We didn't start the fire
I've been reading Stephen Baxter's Anti-Ice, an alternate history of the 19th century in which the United Kingdom's supremacy has been heightened by discovery of a lode of superconductive antimatter enabling all manner of steampunk innovations. I'd like to sulk about this book a while, hopefully avoiding spoilers, because my real gripe is with one of the conventions of the alternate history genre. (I have a secondary gripe that nothing about the paperback cover suggests it's alternate history.)
Anti-Ice history is identical to our own up to 1720, when a Little Moon is captured into Earth orbit and strange destructive fire rains down on Australia. Poor 'roos. A century later this anti-ice -- reasonably docile at Antarctic temperatures, tremendously explosive as it warms -- is discovered by James Clark Ross. The British, naturally, claim the Antarctic and soon use the material to power all sorts of new technology, not to mention build huge bombs; one is used to destroy Sebastopol and end the Crimean War. But that's not the story; for that, flash ahead another fifteen years --
It's 19 July 1870, and the New Great Exhibition is disrupted -- Prussian Chancellor Otto von Bismarck has maneuvered French Emperor Napoleon III into declaring war over the unimportant issue of the Spanish Succession thanks to careful wording in the Ems telegraph -- but that's enough to make my point.
The heavens themselves have been changed since 1720; for decades, British technology and thus economics have had an electrifying boost, the equivalent of an atom bomb was used within living memory, and the internal politics of Spain, France, Prussia, Austria, and the surrounding states are indistinguishable from those of our actual timeline? There's a convention in alternate history to have a sort of ``conservation of events,'' which irritates me to no end. I'll give Baxter a European situation similar in 1870 to what there is in our timeline, but I won't give him -- after superconductor-powered railroads, the anti-ice bombing of Russia, the failure to enact any part of the Chartist movement reforms, and a great number of technological developments outlined in the book -- Marshal Achille François Bazaine surrendering nearly 200,000 French soldiers to the Prussians at Metz on 27 October 1870, much less the epilogue's 1910 mention that the pesky rabble-rouser David Lloyd George is the kind of person they need in the cabinet. That's the sort of funny coincidence that helps make alternate history the smelly, unemployed cousin of science fiction.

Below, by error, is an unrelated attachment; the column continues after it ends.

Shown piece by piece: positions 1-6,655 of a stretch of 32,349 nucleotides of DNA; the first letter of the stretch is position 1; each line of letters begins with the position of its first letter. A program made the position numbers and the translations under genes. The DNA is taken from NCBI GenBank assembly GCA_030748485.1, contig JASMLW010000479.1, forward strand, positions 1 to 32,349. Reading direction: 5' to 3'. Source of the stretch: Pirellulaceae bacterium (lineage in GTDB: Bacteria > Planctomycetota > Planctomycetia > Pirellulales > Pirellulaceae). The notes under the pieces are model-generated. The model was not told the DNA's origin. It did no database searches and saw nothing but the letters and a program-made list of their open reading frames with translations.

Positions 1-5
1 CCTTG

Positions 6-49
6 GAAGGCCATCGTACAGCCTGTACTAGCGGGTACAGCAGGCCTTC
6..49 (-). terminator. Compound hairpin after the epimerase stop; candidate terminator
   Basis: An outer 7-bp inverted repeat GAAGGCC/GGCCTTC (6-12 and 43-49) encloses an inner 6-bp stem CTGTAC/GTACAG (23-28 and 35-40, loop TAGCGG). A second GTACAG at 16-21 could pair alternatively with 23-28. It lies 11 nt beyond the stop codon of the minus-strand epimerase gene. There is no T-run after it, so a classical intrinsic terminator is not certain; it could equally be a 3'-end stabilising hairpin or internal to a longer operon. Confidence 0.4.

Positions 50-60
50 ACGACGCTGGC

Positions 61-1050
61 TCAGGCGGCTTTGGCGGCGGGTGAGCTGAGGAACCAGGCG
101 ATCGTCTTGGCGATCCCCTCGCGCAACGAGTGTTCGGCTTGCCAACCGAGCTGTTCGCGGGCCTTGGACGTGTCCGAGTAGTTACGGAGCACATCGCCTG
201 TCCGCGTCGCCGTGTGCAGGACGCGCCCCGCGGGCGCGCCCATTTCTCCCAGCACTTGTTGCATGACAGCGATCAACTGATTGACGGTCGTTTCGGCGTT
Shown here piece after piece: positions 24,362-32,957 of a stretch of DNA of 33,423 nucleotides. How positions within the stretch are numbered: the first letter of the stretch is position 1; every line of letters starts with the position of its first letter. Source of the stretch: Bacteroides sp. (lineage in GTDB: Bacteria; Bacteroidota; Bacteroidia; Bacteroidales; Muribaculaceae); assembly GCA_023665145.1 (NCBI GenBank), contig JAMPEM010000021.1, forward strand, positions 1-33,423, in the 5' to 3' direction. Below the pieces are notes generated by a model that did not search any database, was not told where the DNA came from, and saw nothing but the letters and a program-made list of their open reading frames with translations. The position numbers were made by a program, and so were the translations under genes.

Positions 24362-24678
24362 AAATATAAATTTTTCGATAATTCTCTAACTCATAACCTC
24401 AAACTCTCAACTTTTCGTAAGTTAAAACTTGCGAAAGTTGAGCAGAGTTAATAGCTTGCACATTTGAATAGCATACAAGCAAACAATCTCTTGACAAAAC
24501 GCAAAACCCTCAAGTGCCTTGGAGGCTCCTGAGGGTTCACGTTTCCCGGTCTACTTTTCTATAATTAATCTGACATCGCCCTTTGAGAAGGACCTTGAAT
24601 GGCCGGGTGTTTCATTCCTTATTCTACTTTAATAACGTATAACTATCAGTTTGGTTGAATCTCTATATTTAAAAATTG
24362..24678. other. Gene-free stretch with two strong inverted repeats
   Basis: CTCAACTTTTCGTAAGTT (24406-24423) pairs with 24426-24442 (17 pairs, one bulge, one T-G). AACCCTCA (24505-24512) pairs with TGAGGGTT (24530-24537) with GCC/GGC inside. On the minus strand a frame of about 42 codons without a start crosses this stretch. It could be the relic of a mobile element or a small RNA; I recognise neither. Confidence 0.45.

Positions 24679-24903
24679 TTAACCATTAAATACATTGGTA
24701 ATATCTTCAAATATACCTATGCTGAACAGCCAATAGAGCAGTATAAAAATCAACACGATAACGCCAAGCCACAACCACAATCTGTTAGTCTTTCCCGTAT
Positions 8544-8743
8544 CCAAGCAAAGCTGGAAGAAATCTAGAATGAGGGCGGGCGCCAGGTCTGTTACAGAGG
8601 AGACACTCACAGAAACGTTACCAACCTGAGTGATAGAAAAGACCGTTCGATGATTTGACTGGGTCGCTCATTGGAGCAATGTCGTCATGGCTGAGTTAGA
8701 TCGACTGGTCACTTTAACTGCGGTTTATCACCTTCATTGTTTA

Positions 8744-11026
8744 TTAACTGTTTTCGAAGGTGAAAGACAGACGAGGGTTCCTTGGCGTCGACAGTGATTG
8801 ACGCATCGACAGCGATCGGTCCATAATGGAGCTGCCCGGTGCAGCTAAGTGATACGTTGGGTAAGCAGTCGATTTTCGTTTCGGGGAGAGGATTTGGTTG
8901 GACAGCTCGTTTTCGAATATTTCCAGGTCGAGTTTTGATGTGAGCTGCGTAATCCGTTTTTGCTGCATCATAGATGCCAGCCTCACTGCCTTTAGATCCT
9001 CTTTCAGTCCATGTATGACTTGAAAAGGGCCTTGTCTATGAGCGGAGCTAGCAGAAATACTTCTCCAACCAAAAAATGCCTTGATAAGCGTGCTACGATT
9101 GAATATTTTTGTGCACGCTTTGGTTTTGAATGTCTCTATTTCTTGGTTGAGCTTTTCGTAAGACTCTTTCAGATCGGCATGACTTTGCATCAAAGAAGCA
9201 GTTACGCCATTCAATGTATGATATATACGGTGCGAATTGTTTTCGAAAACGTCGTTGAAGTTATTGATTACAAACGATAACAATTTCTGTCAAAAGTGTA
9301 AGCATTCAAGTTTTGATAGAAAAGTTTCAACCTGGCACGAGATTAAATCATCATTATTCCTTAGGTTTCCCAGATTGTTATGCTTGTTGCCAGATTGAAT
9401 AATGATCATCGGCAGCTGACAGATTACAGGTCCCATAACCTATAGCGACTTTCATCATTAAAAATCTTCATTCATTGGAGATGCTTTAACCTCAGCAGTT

That's not to say there are no noticeable changes from our timeline. Queen Victoria abdicates in 1868, following the Prince Consort Albert's death from typhoid (and Benjamin Disraeli's quitting as Prime Minister and leaving the country to William Ewart Gladstone). The Imperial government moves to Manchester. The even-more-powerful industrialists keep the vote out of the hands of the annoying poor. Charles Dickens gets run out of the country after David Copperfield flops and he goes on to cause who knows what trouble in the United States. And (in the epilogue) Bismarck stays in office through to 1910 (giving him a longer life than in our timeline), which is maybe the most remarkable development. Not dumping Bismarck would show practical intelligence on the part of Kaiser Wilhelm II, who was to politics what Wile E Coyote was to engineering. And Ulysses S. Grant is the first United States President to leave the country while in office. Still, the changes -- where they're not absurd (Manchester the capital?) -- just aren't that much.
I realize I'm asking for a lot of work for one lousy little novel, but much of the point of a science fiction novel is the imagination put into the background, and that background should be more than a good read of AJP Taylor's The Struggle For Mastery In Europe. And Baxter's done this sort of thing a couple times, notably with his novel Voyage, in which NASA stumbles towards a Mars mission instead of the space shuttle between 1969 and 1986. That's filled with enough real events that it's a novel and a space history quiz, even repeating events from missions explicitly said to occur in Baxter's 1960s. You'd think somebody would have noticed they held the Apollo 13 accident twice. And as if to make my point about painfully cute coincidences, the various modules on the Mars Mission -- built by Columbia Aerospace -- are named Discovery, Atlantis, and Challenger, with the names revealed to the world on 28 January 1986. It's hard not to throw the book at the wall after that.
Trivia: Singapore's Empress Place Building, now a wing of the Asian Civilizations Museum, was named after Queen-Empress Victoria in 1907. Source: Street Names of Singapore, Peter K G Dunlop.
Currently Reading: Anti-Ice, Stephen Baxter, though I'm done.